Brilliant board booksPosted by Max 21 Mar, 2017 04:36PM
reached an exciting literary time in our house. Our younger daughter,
who is now one and a half, has a blossoming vocabulary and is soaking
up new words like a sponge.
our older daughter has just turned four and is beginning to
understand how the shapes of letters on the page relate to the words
we speak when we read books to her out loud.
are now often able to read to them together, from the same book, each
taking enjoyment at the sounds and shape of words on the
books play a vitally important role in early reading. While more
recently our four year old has been mostly enjoying illustrated
chapter books, she has taken a renewed interest in board books as she
develops her tentative reading skills. Our one year old loves their
tactile, compact structure, bold illustrations and frequently
two young children have a huge and wonderful choice of board books,
and below are three new publications that have caught their eyes and
You Say It Too? Brrr! Brrr! by
Sebastian Braun, published by Nosy Crow
cheerful and bright book is filled with Antarctic adventure,
depicting bright sunny days and frosty winter mornings in the lands
of ice and snow. Large, heavy duty flaps on each page help to answer
the questions posed: "Who's behind that iceberg?"; "It's
chilly penguin! Brrr! Brrr!"
emphasis on repetition and fun sounds ("Splash! Splash!",
"Yip! Yip!") makes it easy for the youngest readers to
engage and enjoy. The final page has an innovative double flap,
revealing not just a noisy wolf, but also her three cubs "Harooo!
Braun's delightful illustrations of the natural world are full of fun
and bright colours (we loved his Mayday Mouse, reviewed here),
and there are playful touches in the book's design too - with
textured elements such as clouds and melting snow adding extra
with Ted by
Sophy Henn, published by Bloomsbury
bedtime routines - don't you just love them? Fingers crossed, we have
a pretty decent system worked out now for our two, and reading is a
key part of the process.
charming boardbook tells us about Ted's bedtime adventures, from his
perspective. Each page hears the plaintive cry of his adult calling
"Bedtime Ted". But he tells us "Not yet! I'm far too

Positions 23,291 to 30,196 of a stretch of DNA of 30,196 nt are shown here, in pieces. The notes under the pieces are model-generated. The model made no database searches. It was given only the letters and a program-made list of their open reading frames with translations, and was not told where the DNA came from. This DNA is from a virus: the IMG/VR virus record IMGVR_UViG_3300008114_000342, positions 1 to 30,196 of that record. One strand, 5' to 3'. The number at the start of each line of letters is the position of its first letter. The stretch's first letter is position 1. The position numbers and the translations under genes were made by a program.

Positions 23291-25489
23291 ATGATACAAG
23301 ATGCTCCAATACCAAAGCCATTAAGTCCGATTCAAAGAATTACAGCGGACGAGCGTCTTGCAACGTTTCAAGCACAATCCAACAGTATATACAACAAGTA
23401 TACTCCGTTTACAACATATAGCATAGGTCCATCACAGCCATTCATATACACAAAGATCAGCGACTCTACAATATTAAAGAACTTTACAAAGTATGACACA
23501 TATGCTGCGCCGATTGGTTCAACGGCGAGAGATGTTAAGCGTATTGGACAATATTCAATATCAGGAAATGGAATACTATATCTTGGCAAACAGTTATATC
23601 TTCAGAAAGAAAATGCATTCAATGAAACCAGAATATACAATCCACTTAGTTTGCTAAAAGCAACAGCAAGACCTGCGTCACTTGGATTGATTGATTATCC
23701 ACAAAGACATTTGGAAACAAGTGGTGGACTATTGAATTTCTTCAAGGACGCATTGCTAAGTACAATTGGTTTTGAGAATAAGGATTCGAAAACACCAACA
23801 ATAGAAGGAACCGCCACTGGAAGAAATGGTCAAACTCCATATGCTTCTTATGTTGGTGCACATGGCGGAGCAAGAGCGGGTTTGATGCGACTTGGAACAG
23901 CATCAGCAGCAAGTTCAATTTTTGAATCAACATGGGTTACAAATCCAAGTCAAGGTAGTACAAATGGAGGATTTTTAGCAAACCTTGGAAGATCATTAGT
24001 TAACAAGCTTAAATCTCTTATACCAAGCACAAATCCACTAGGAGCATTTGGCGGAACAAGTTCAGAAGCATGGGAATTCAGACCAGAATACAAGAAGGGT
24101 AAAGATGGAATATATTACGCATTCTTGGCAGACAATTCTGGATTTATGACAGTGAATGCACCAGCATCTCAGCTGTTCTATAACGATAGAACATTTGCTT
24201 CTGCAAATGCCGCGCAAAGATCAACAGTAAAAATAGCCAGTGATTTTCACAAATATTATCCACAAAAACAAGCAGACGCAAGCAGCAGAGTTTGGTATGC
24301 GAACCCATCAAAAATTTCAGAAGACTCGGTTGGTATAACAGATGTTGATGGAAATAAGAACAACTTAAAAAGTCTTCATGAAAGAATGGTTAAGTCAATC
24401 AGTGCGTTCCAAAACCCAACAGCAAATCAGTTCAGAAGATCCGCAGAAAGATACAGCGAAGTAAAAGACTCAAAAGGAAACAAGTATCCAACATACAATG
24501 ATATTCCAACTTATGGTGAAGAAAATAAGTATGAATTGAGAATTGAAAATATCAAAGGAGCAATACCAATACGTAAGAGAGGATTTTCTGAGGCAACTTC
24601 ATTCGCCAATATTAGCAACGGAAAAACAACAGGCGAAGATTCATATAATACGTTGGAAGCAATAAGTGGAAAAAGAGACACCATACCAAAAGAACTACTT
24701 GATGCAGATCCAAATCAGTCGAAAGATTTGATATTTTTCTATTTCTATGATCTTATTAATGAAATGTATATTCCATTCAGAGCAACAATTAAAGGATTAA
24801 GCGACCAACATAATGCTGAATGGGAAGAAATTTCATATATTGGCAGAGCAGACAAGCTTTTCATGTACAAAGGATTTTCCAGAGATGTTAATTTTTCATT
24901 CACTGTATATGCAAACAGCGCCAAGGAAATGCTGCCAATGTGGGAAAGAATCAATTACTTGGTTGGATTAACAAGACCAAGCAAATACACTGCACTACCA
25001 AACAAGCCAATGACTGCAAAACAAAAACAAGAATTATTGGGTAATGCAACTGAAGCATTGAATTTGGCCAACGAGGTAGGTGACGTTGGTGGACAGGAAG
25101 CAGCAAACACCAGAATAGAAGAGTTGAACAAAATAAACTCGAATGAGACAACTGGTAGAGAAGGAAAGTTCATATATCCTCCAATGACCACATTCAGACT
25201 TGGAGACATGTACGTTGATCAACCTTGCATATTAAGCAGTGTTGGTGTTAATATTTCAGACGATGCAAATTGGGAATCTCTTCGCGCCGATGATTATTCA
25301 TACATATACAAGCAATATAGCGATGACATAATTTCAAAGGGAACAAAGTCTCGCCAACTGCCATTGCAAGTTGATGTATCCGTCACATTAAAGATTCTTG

time, we lift the flap to see why - "splish splosh splashing"
with penguins in the bath, or "brush brush brushing" his
teeth with a snappy crocodile. Finally, after having to do "a
thing" and then "another thing", he's ready to settle
down with a cuddly or four.
Henn's distinctive, retro-feel, matte palette (we've
previously reviewed her
brilliant 'Where, Bear?') is a perfect choice for a bedtime board
First Words by
Christiane Engel, published by Barefoot Books
is a bright and cheery board book which is ideal for new speakers and
new readers. It depicts a day in the life of a toddler girl, as she
wakes up, gets dressed, goes out, has dinner and goes to bed. Each
page is filled with wonderful details, each labeled in a clear, bold
page has its own tab along the edge, helping children see their
progress through the book and with a clue as to what is to come.
Alongside the scenes of her day, there are some lovely additional
pages focused on emotions, clothing and animal sounds.
enjoy trying to spot the cuddly woolly mammoth in every page, while
the girl's two dads make this a great example of diversity in
Engel's illustrations are fabulous - we'll be seeking out more of her
work - with a kaleidoscope of colours matched to easy on the eye
layers of detail that make for lots of talking points.
Brilliant board booksPosted by Max 10 Jan, 2016 09:01PM
It's never too early for babies and young children to enjoy books. Board books are an ideal way to introduce the very youngest readers to words, pictures and great stories. There are many hundreds of grab, chew and spill-proof board books available; some that reproduce old and modern classics, others that focus on sensory discovery through contrast colours and textures.
Our daughter, who is nearly three, continues to love her board book collection, which began when she was just a week old. She still enjoys dipping into them, especially in the morning while tucked up in bed and, recently, sharing them with our three month old daughter, who is taking a keen interest. Below are 10 of her favourites, starting with those for the youngest readers.
Hello, Animals! by Smriti Prasadam-Halls and Emily Bolam (Bloomsbury)